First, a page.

To further discuss the features of the present invention, FIG. 3 illustrates a top view of linear drive assembly 150 of plasma reactor 100. As mentioned, the linear drive assembly 150 includes first gear 152, the plurality of second gears 154, the positioning members 158 and the driving gear 164. The plurality of second gears 154 and the driving gear 164 are generally disposed about the periphery of the first gear 152. For the most part, the movement of the second gears 154 are synchronized with one another. That is, the direction of movement (e.g., clockwise or counter clockwise) and the magnitude of the movement (e.g., amount of teeth that are moved) are the same.

While the linear drive assembly 150 is shown and described as using external spur gears, it will be appreciated that other gear configurations may also be used to accommodate different process chambers or to conform to other external factors necessary to allow linear movements. For example, internal gears (e.g., planetary gears) may also work well. If internal gears are used, the plurality of second gears and the driving gear would be disposed about the inner periphery of the first gear.

As shown in FIG. 3, the linear drive assembly 150 includes three second gears 154 and three positioning members 158. As is well known to those skilled in the art, three points define a plane and therefore it is preferable to have three positioning members moving the confinement ring. The three positioning members 158 are configured to move the confinement ring 130 orthogonal to its center of gravity thereby keeping the confinement ring 130 balanced and level. As shown, each of the second gear/positioning member arrangements are symmetrically spaced around the first gear 152, and each of the positioning members 158 are axially oriented in the center the corresponding second gear 154. It should be noted that the present invention is not limited to three positioning members and any number of positioning members may be used that are suitable for moving the confinement ring, while keeping it balanced.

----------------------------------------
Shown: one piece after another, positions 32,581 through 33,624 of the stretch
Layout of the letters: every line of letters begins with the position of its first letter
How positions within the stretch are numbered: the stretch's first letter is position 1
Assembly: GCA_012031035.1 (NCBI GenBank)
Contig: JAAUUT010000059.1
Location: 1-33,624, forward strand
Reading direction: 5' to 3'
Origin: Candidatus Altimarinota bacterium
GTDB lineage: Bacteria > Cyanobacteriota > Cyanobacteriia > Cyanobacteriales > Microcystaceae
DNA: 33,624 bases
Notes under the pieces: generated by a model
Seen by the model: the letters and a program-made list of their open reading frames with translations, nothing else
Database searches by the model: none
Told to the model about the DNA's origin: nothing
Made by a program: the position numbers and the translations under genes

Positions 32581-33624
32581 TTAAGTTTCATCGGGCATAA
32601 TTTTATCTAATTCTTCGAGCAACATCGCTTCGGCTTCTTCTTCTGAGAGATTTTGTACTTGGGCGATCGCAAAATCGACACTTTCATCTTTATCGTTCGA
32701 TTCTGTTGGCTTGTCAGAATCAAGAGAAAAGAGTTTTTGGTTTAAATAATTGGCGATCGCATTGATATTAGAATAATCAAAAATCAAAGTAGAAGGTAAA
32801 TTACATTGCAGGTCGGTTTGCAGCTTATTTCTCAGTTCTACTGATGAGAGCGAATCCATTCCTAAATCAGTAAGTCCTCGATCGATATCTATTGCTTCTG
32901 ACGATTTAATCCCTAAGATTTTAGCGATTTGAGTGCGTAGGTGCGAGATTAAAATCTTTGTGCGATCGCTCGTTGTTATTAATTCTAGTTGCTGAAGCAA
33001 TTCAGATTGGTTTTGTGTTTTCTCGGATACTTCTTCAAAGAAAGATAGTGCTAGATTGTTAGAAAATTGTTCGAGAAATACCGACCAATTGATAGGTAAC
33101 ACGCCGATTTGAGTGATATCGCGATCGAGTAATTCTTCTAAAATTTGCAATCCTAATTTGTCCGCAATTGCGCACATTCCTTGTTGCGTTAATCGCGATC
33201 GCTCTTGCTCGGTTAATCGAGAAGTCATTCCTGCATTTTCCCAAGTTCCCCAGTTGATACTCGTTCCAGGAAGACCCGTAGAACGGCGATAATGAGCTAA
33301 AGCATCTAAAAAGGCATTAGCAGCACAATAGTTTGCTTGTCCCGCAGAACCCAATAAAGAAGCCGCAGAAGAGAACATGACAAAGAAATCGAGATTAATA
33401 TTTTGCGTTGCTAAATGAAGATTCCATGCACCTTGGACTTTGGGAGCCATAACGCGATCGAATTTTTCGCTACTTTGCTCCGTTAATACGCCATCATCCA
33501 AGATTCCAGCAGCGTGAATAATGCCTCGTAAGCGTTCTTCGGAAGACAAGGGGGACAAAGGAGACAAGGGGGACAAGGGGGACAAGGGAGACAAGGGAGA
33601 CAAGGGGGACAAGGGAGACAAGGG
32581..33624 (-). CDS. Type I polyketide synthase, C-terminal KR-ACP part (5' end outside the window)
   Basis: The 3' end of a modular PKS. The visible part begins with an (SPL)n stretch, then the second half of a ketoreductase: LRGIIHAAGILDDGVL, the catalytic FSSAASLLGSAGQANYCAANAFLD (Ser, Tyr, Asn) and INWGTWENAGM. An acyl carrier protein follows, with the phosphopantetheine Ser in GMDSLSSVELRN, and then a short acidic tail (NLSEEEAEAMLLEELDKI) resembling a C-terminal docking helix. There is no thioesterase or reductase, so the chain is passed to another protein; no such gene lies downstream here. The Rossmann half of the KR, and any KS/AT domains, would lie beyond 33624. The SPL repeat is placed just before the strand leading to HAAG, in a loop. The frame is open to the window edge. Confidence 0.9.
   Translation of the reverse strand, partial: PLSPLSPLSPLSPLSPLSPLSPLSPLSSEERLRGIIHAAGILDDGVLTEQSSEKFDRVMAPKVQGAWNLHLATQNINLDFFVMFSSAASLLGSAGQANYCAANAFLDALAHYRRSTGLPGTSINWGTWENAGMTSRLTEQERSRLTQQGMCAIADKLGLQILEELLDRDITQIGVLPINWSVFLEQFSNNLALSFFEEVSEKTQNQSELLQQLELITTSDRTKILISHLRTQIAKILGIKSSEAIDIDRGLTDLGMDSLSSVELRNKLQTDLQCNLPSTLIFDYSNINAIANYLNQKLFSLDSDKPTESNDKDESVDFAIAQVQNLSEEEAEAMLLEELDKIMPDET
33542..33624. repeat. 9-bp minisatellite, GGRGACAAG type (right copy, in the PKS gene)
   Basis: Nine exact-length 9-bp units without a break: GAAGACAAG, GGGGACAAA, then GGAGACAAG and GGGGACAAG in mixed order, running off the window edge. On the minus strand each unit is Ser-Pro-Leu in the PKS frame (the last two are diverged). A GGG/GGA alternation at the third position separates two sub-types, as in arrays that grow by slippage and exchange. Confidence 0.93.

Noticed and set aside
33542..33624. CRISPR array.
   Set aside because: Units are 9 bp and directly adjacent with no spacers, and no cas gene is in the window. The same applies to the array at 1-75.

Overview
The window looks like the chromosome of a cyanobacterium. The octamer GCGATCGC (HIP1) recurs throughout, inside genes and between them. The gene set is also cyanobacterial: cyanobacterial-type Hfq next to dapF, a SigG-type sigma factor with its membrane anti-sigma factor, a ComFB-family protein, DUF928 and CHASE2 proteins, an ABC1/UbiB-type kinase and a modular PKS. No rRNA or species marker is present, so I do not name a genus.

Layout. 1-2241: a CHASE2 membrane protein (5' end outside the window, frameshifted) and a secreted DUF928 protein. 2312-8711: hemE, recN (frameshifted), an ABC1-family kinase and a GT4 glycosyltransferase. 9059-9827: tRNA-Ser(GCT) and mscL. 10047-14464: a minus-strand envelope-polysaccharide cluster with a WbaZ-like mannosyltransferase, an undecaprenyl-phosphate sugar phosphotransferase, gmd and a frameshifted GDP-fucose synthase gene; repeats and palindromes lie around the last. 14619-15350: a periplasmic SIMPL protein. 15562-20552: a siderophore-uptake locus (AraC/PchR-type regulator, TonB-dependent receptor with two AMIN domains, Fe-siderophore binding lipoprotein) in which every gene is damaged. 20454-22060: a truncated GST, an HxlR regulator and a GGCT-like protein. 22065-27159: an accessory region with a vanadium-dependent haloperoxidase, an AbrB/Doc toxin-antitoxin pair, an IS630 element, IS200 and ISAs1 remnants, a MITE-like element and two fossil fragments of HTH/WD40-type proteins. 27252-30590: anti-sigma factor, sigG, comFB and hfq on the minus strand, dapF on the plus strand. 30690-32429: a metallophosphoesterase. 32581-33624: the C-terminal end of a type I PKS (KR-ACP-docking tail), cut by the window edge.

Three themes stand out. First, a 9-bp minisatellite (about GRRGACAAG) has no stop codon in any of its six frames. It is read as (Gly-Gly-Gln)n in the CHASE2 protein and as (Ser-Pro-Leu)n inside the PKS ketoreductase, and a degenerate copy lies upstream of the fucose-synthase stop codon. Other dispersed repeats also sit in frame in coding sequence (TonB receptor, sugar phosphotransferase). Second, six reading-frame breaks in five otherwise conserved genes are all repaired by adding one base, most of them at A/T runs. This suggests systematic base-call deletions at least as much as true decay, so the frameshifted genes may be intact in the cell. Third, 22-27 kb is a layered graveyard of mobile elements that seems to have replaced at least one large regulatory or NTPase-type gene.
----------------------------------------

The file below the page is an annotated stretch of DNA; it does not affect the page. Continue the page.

As is well known to those skilled in the art, in order for all of the gears to mesh properly, i.e., turn without slippage, the gears have to be configured with similar teeth that are about the same size. Furthermore, a small gap between gears is typically provided for smoother and quieter movements between meshed gears. One particular advantage of the gear assembly is that the gears are constantly meshed together and therefore there is generally no creep or slip, and thus very precise movements may be made.